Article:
Appeal from the Order of the Workmen's Compensation Appeal Board in case of Rose L. Norman, Widow of Peter Norman v. A.R. Bar, Inc. and Westmoreland Casualty Company, No. A-68892.
Earl T. Britt, with him Duane, Morris & Heckscher, for appellants.
Sylvan D. Einhorn, with him Winer and Einhorn, P.C., and James N. Diefenderfer, for appellees.
Judges Kramer, Wilkinson, Jr. and Rogers, sitting as a panel of three. Opinion by Judge Rogers.
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A.R. Bar, Inc., an employer, and its insurance carrier have appealed from an order of the Workmen's Compensation Appeal Board affirming a referee's decision granting benefits to the widow of Peter Norman.
Mr. Norman was employed as a janitor at A.R. Bar, Inc.'s bar and night club at a salary of $50 per week. On April 14, 1969, a case of beer fell and injured his right foot. Mr. Norman consulted Dr. Jacob Levin on April 24, 1969. Dr. Levin then ascertained, as he later testified at the referee's hearing, that Mr. Norman was diabetic, that his injured foot was infected, and that he complained of nausea, vertigo, insomnia and pain. Dr. Levin treated the foot, and administered medication, including increased dosages of insulin. The decedent continued his visits to and treatment by Dr. Levin until May 17, 1969, after which date, contrary to the doctor's advice, he discontinued visiting the doctor and returned to work. Mr. Norman again consulted Dr. Levin on July 1, 1969. The doctor found that the decedent's foot was turning dark, thus evidencing the "beginning of gangrene" and that the decedent was generally ill. Dr. Levin had the decedent admitted to a hospital under the care of a surgeon and an internist. Mr. Norman died on July 11, 1969. The official death certificate listed the causes of death as hepatorenal failure and hemorrhage due to advanced cirrhosis, diabetes mellitus and uremia.
The claimant had the burden of proving that her husband's death was causally related to his injury at work. Since she prevailed below, we must affirm unless we conclude that constitutional rights were violated, the law was erroneously applied or the findings of fact are not supported by substantial evidence. Workmen's Compensation Appeal Board and Barta v. Envelope Manufacturing Association, 18 Pa. Commonwealth Ct. 111, 334 A.2d 318 (1975).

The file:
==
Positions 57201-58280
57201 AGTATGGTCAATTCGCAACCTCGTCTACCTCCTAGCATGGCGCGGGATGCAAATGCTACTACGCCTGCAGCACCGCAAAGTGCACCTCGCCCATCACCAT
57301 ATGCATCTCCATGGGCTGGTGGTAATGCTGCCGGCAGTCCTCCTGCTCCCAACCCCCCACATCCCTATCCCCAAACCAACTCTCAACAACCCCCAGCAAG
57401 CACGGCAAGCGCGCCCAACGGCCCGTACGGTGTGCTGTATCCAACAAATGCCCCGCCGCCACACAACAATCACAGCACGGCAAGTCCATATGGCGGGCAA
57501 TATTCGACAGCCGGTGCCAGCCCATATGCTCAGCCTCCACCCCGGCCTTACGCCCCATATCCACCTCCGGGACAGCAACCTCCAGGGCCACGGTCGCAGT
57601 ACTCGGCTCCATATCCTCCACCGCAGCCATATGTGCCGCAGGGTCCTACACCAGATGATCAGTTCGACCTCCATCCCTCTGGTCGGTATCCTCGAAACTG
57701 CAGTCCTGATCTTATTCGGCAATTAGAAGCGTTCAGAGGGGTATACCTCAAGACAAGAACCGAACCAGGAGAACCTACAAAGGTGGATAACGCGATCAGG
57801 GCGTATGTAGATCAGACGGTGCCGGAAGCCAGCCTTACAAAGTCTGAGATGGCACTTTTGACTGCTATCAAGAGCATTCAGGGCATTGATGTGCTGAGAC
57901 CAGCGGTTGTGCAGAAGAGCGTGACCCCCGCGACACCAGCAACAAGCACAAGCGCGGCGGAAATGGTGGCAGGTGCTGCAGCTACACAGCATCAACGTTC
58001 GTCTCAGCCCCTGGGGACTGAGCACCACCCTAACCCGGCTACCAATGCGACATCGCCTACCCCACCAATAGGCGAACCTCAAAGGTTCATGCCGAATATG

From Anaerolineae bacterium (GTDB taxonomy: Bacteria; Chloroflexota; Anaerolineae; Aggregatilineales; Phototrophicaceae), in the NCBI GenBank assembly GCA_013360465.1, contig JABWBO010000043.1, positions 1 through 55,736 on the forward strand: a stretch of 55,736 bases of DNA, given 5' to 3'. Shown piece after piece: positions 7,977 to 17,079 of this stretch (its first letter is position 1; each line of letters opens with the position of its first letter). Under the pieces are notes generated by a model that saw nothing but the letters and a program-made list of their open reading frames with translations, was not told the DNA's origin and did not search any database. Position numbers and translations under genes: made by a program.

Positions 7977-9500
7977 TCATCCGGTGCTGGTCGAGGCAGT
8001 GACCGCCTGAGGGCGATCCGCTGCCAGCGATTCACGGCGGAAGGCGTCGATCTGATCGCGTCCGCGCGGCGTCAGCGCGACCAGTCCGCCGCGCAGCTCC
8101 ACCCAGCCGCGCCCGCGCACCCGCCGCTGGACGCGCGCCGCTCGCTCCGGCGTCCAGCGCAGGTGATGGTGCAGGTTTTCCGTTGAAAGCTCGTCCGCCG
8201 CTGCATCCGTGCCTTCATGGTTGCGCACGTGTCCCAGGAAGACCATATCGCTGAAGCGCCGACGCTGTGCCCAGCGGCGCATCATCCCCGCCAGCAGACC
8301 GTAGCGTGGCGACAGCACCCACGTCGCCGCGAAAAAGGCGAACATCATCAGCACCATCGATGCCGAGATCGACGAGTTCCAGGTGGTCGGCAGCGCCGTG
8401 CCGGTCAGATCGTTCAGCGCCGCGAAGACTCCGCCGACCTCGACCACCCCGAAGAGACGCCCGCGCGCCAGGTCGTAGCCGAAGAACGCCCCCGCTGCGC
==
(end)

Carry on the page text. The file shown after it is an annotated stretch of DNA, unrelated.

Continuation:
The appellants advance two grounds for overturning the Board's decision: the first, that the referee's finding
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that Mr. Norman's death was caused by the injury to his foot is not supported by the evidence, and the second, that the Board erred in not denying compensation by reason of the decedent's failure, after May 17, 1969 and until July 1, 1969, to comply with his doctor's instructions not to return to work and to continue in the doctor's care.
Dr. Levin testified that on July 1, 1969, Mr. Norman's foot was infected and had the appearance of the beginning of a gangrenous condition, and that the injury to the foot had thrown his "whole diabetic control out of wack." It was his opinion that Mr. Norman would have lived "a good many more years if he had not had the accident." The appellants' medical witness, who testified from medical reports, testified that Mr. Norman's foot was not infected or gangrenous at the time of death and that the accident of April 14, 1969 did not contribute to his demise. An impartial medical witness offered the opinion that the injury was an aggravating causative factor that led to Mr. Norman's death, but that it was not the primary cause of death. The appellants say that the opinions of Dr. Levin and the impartial medical witness were based on a mere supposition that Mr. Norman's foot was gangrenous and that this was an unsubstantial basis for their conclusion that the death was hastened by the injury. The fallacy with the appellants' argument is that Dr. Levin did not base his opinion solely on the presence of gangrene. It is clear that the decedent's foot was badly infected. Dr. Levin testified that the injury, whether or not gangrenous, aggravated the decedent's diabetes and led to the primary cause of death. This was substantial evidence supporting the referee's finding on causation and we may not disturb the finding merely because another expert testified to the contrary. Weaver v. Workmen's Compensation Appeal Board, 15 Pa. Commonwealth Ct. 292, 325 A.2d 673 (1974).
The appellants' second argument is based on Section 306(f) of The Pennsylvania Workmen's Compensation Act, Act of June 2, ...